August 21, 2014

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Cleveland State women’s basketball relying on young players’ quick maturation

CLEVELAND – Cleveland State coach Kate Peterson Abiad said the best thing about freshmen is they become sophomores.
When one of those former freshmen is Kailey Klein, that statement becomes even more accurate.
Klein, a 5-foot-11 guard from Cherry, Ill., had what might have been the best season any freshman has had in the history of the Cleveland State University women`s program. She led the team in scoring (318 points) and scoring average (11.0 per game).
Klein really came on once the Horizon League season began. In 16 league contests, she averaged 16.3 points a game (fourth in the HL). She was fifth in the league in steals (1.56 per game), seventh in rebounding (5.8) and 10th in free throw percentage (73.9). That earned her the league`s Newcomer of the Year award and landed her a spot on the 2007-08 preseason All-Horizon League first team.
“She`s a true offensive threat,” Peterson Abiad said. “She`s looking to score from the moment she gets on the floor.”
Three other sophomores also got major playing time as freshmen last season, and will be counted on to help the Vikings better their 8-22 (5-11 HL) record. Jessica Roque, a 5-7 guard, was one of two who started all 30 games for the Vikings in 2006-07 and was second to Klein in scoring at 8.2 per game. Her twin sister, Angel Roque, started 11 games and played in all 30.
Stephanie Crosley, a 5-11 forward, started the first nine games of the season before being sidelined by a stress fracture. Peterson Abiad said Crosley is still recovering and is somewhat limited, but will get to play off the bench.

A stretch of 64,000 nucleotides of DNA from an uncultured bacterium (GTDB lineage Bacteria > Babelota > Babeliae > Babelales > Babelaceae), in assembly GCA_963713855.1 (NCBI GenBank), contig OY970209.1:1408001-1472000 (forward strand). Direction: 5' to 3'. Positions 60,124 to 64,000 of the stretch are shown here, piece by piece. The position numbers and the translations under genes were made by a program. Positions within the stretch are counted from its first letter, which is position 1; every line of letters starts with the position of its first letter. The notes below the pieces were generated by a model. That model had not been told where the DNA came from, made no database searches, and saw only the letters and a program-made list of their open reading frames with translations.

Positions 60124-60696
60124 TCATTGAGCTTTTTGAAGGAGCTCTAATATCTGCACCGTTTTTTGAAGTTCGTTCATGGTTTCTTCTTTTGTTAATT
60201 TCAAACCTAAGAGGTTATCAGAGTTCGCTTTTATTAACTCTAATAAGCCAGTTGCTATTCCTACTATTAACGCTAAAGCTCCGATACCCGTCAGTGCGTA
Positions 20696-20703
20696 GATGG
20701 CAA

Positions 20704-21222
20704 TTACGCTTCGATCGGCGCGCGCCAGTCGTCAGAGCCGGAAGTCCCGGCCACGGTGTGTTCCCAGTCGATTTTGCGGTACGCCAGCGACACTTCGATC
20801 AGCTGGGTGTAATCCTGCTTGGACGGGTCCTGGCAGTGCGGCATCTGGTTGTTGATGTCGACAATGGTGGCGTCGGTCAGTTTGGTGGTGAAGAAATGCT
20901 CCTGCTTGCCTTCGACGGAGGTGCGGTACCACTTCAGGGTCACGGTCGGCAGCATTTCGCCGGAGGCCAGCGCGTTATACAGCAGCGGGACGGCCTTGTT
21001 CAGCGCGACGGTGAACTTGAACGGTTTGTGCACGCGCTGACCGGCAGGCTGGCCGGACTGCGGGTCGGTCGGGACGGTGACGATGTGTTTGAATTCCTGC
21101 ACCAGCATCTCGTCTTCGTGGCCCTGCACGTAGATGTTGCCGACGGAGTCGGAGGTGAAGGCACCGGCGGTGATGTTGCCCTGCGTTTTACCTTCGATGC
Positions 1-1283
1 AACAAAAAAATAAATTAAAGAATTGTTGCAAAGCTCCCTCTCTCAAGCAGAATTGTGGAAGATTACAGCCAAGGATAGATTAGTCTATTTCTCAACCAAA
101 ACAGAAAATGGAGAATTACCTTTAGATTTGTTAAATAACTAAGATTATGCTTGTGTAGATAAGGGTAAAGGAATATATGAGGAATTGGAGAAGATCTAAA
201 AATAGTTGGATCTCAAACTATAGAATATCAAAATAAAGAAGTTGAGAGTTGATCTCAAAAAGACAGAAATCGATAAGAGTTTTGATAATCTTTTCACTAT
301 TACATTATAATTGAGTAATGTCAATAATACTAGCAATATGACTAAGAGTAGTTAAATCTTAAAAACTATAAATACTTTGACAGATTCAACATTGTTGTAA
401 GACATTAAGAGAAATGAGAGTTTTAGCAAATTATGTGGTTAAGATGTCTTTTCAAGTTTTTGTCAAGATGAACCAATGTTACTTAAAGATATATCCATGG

“We expect pretty great things this year,” the fourth-year coach said. “The sophomores had a full year of knowing what we do offensively and defensively. They have a full year of knowing each other. I think we have a more mature team.”
Dominique Butler, a junior who has twice been named to the league`s all-defensive team, is back after a season in which she averaged 7.9 points and 4.8 rebounds a game. Butler also led the HL in steals with 1.85 a game.
The fifth starter is Brittany Korth, who played in all 30 games and started in 19 last year. Korth, a 5-10 guard, led the Vikings with 75 assists and averaged 6.7 points per game.
Peterson Abiad regards quickness as easily the greatest strength of the team, and says the Vikes will use quickness mismatches the way other teams use size mismatches. Size is one area where CSU is lacking. Senior Robyn Hoying (3.5 ppg, 2.6 rpg) is the tallest Viking at 6-0.
“I anticipate answering that question about our height all year long,” Peterson Abiad said. “I tell my team to never make height an issue. We`ll use defensive pressure all over the court to make up for not having height.”
Contact Steve Byrne at 329-7135 or at ctsports@chroniclet.com.